I'm developing an application using a Domain Driven Design approach. I want to use a design pattern wherever appropriate and apply all SOLID principles.


I have an order and I want to allow clients to add order lines to it.

Consider the following pseudo code:

class Order
    OrderLines[] (readonly)

class OrderLine

class OrderLineFactory
    OrderLine Create(product, amount)

class OrderLineRepository

Now lets add an OrderLine to the Order:

Order.AddOrderLine(OrderLineFactory.Create(product: "Chocolate Cake", amount: 3))

By the way, the OrderLineFactory is there because in my case, there is some relatively complex logic involved with creating order lines. This is one of the main reasons for applying the factory pattern.


The problem is that I could do this instead...

orderLine = OrderLineFactory.Create(product: "Chocolate Cake", amount: 3)

...and get around the Order.AddOrderLine method, effectively short-cutting any checks that are performed in that method (e.g. protecting against duplicates or limiting the order amount).

Working towards a solution

An argument could be that there shouldn't be a Save method on OrderLineRepository, because an OrderLine isn't an aggregate root. This would (just like I want) render the client incapable of storing the bare OrderLine except from adding it to the Order and saving the Order consequently.

However, having a Save method on repositories that concern non-root aggregates, allows for saving changes made to them directly, such as:

orderLine = orderLineRepository.Get(31923)
orderLine.Amount = 5

Not being able to save the OrderLine would require me to do something like...

order = OrderRepository.FindByOrderLineId(31923)
order.OrderLines[31923].Amount = 5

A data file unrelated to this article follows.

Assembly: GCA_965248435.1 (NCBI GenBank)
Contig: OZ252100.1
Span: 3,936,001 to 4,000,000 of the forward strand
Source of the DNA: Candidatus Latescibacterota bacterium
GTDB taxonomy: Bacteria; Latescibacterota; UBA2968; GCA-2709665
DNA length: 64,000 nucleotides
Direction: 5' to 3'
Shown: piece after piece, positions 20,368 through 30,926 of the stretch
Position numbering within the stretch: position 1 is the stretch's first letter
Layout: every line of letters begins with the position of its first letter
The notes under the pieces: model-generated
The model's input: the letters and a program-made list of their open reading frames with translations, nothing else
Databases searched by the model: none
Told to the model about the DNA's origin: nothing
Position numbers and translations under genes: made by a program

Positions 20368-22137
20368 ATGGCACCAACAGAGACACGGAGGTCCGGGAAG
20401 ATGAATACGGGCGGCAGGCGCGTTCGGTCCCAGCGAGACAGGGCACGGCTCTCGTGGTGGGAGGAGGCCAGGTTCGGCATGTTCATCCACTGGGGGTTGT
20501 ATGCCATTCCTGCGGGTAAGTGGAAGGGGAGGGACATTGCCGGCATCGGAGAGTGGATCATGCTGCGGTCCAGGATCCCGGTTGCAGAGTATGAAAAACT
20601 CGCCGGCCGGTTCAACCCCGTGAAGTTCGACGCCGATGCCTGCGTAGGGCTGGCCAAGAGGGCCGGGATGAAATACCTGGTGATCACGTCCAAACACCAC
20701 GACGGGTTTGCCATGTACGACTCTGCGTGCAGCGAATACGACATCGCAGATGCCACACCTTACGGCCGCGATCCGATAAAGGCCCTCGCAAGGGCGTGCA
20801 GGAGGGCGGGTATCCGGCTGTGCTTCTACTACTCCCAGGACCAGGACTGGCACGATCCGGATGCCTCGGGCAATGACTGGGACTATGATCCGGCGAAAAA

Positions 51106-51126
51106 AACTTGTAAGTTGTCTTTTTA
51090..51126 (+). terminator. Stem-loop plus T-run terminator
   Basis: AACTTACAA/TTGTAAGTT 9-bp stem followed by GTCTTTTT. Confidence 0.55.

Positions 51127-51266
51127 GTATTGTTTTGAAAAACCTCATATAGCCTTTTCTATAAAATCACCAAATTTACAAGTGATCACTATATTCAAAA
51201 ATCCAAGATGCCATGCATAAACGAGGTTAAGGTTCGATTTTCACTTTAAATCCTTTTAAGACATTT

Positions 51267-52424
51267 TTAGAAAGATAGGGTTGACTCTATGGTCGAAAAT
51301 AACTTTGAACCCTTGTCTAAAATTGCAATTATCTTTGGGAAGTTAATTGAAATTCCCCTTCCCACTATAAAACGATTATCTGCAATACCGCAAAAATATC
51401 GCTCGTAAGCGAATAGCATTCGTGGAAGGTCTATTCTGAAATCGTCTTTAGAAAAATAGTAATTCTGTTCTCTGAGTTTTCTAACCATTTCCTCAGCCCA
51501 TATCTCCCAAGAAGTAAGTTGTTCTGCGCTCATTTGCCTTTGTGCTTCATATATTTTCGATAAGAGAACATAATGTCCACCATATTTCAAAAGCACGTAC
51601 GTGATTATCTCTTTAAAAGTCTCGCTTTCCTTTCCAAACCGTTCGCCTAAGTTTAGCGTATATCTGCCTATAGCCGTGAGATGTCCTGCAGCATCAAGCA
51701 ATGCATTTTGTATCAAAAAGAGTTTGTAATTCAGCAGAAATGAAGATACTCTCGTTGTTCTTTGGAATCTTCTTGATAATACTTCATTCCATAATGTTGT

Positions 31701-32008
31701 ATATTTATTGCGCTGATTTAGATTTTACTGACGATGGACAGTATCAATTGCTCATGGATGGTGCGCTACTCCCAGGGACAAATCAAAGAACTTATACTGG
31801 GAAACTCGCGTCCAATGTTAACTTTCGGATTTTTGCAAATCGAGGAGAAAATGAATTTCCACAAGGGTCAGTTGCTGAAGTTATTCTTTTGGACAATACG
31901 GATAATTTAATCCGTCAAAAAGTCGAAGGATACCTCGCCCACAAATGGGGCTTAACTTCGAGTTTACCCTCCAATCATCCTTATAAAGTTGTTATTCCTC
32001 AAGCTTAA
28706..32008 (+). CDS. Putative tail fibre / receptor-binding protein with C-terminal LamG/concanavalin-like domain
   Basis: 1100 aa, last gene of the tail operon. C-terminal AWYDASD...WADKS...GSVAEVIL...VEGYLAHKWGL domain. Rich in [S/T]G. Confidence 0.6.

...which isn't all that efficient or practical. I could add a requirement to provide the (actually redundant) Order ID as well but that would put some unnecessary burden on the client.

So lets say I want to stick with my OrderLineRepository.Save method and still find a way to stop my client from being able to get around my Order.AddOrderLine method.

All I can think of now, is dropping the OrderLineFactory and creating a domain service that combines the creation and the assignment.

class OrderService
    AddOrderLine(order, product, amount)

So we can:

order = orderRepository.Get(123)
OrderService.AddOrderLine(order: order, product: "Chocolate Cake", amount: 3))

I don't really like the service combining multiple concerns here though, those of creation and assignment. That would call for... a factory... again.

Okay, let's consider a private factory then, one that's not available to the client but to the domain service alone. In my case I would get stuck with unit testing and Inversion Of Control. I'd be creating an uninjectable dependency, since my client wouldn't be able to register my non-public factory.


  • I want my client to be able to create order lines through the Order class and in no other way
  • I don't want to mangle multiple concerns in a single class
  • I want to keep OrderLine creation outside of the Order class
  • I'd like to keep using a factory for that

So I'm a little stuck here, trying to find the best way to deal with this. Any suggestions?

  • You really are asking for an atomic createAndSave message. Would it help if you think of that object as a factory that has some saving functionality munged in? Feb 25, 2012 at 15:41
  • I think that leads to the same problem as creating the OrderService: it combines multiple concerns in one class. I'm really trying to stick with the separation of concerns/single responsibility principle (see en.wikipedia.org/wiki/Single_responsibility_principle). Feb 25, 2012 at 16:02

2 Answers 2


I feel like you were really close, but just missed it

order = orderRepository.Get(123)
OrderService.AddOrderLine(order: order, product: "Chocolate Cake", amount: 3))

What you were looking for is more like this:

order = orderRepository.Get(123)